Parched Kharghar villages get no relief

Mumbai: 2 May, 2019 (Hindustan Times )

Residents of villages on node’s periphery suffer as natural water bodies dry up like every year; activists blame urbanisation

NAVI MUMBAI: Kharghar, one of the most developed nodes under the Panvel City Municipal Corporation (PCMC), is reeling under water crisis . The node, which has 3 lakh population, gets 63 million litres of water daily (mld) from the City and Industrial Development Corporation (Cidco) against the requirement of 70 million litres.

HT PHOTOA resident of Owe camp draws water from a local well. The women from the village travel every day to a nearby pond to wash clothes and utensils.

While those living in the urban areas are coping with the shortage by relying on water tankers, the residents of villages and padas on the node’s outskirts have been hit the most. The locals mostly rely on natural water bodies such as lakes, ponds and wells — most of which have no water or on the verge of drying up. 

The villagers alleged bureaucratic apathy in resolving water woes despite them living within a radius of less than 3-km from Kharghar.

Dhamole, Gholwadi, Hedorawadi and Chafewadi are some of the clusters that rely on natural water bodies for their daily water needs as Cidco is yet to provide them water through a pipeline.

“The Kharghar node has been developing rapidly. Several residential projects have been announced and they all need water. Soon, the node will need 100 mld. Looking by the current scenario, I don’t think Cidco can handle it,” said Ravi Srivastava, an activist from Kharghar.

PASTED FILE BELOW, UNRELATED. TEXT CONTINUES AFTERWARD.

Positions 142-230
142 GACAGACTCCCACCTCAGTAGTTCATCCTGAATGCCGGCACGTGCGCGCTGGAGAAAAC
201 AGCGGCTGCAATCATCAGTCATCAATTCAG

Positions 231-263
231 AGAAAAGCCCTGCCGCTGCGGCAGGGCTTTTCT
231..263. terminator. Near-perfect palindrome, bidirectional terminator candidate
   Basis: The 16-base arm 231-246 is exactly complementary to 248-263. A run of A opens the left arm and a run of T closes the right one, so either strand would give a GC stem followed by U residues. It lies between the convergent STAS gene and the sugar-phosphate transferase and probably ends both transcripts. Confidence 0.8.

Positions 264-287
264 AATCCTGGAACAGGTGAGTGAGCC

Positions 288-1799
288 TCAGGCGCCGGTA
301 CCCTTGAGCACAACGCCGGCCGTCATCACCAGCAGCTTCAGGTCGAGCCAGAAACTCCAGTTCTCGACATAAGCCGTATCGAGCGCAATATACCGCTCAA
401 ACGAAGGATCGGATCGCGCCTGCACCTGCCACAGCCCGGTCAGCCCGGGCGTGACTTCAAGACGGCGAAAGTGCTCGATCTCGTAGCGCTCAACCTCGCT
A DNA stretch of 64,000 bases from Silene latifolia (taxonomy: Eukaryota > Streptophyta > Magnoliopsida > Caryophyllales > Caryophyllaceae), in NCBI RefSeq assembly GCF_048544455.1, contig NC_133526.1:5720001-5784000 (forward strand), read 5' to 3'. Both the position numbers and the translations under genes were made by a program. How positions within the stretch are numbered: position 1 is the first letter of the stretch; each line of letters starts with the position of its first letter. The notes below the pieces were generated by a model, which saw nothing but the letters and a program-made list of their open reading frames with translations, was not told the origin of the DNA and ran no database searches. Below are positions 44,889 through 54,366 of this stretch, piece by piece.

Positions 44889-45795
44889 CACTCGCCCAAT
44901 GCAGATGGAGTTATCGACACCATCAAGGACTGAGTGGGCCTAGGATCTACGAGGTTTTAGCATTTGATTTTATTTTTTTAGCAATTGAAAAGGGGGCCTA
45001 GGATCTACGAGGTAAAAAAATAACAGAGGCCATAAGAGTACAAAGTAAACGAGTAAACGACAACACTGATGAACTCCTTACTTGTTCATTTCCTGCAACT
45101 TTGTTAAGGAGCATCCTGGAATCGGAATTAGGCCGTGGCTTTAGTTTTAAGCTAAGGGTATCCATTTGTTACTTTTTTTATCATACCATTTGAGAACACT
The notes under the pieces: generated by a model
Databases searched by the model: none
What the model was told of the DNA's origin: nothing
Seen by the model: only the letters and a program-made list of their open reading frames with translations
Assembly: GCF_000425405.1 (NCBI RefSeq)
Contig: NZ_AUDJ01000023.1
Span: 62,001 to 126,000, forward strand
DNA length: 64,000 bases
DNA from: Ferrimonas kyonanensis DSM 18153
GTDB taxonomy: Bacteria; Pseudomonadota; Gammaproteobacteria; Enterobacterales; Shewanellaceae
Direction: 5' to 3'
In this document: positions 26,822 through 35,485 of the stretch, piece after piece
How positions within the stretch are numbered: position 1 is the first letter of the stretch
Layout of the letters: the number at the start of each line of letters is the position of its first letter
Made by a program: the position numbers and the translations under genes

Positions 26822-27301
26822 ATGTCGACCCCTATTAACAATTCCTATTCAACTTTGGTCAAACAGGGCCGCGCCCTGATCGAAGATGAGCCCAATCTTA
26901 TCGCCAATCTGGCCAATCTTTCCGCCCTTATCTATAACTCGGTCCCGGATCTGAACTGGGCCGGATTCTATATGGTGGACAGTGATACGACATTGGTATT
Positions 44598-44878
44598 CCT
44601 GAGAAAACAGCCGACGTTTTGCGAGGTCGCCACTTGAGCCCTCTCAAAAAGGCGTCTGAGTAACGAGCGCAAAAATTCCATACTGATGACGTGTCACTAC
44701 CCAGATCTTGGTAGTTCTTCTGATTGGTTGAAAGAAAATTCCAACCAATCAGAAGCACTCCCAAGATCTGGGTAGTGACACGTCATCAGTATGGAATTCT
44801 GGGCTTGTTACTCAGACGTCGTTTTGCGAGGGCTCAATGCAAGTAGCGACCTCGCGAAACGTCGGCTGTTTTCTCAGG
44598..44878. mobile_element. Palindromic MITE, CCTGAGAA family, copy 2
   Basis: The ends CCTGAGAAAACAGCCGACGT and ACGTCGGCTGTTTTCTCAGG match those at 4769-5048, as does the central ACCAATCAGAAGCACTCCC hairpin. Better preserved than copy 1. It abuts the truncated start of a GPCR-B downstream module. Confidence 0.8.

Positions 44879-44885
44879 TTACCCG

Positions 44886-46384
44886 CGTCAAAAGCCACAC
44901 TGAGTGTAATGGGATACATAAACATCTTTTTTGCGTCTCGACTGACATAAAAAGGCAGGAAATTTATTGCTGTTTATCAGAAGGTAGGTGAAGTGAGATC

Keshav Varkhedkar, chief engineer Cidco said, they are working on a solution to draw water from Hetwane and other dams to meet the growing water requirement.

“Water connections to the villages and padas on the outskirts will be given this year,” he said. TRAVELLING FAR TO FILL WATER Most villages and padas facing water crisis have a population of a few thousands. The women from these areas spend more than three hours daily to fill drinking water. 

Sheetal Bhoje, 34, a resident of Owe camp in Kharghar, said, “Though we get water from Cidco, the supply is negligible. We somehow fill drinking water. But for other water-related chores such as washing clothes and utensils, we have to walk at least half-a-kilometre to reach the nearest pond.”

Chandra Patel, 40, a resident of Dhamole, said despite being part of such a well-developed node, they have no access to basic civic amenities.

“Summer is the worst time for us as natural water bodies dry up. The developing body has made no effort to resolve our problem,” said Patel. 

Most villagers gave their lands to Cidco for various infrastructure projects and had hoped for a better life. Although property rates in the node have escalated and paved way for more development, the villages still lack basic amenities. 

“We never faced water crisis until development took over the node. Even in summers, local ponds and lakes had enough water to take care of our daily needs. As time passed and buildings came up, natural water bodies dried faster,” said Ganesh Dtate, 59, an Owe resident.

Environmentalists from Kharghar blamed the water woes on rapid urbanisation at the cost of green cover. 30-HOUR WATER CUT IN KALYAN AND THANE Since the onset of summer, Kalyan and Thane have been facing a 30-hour water cut every week. This is being done to ensure the water stock lasts until monsoon. 

“Since April, water cut has been imposed in our area on Tuesdays. So we have to store water on Mondays,” said Jyoti Choudhury, 40, a resident of Khadakpada in Kalyan (west). 

In Thane, areas such as Kalwa, Mumbra and Ghodbunder Road face maximum water cuts. “In some areas the water cut is imposed on Wednesday while in others it’s on Friday,” said Anita Shinde, 37, a resident of Ghodbunder Road.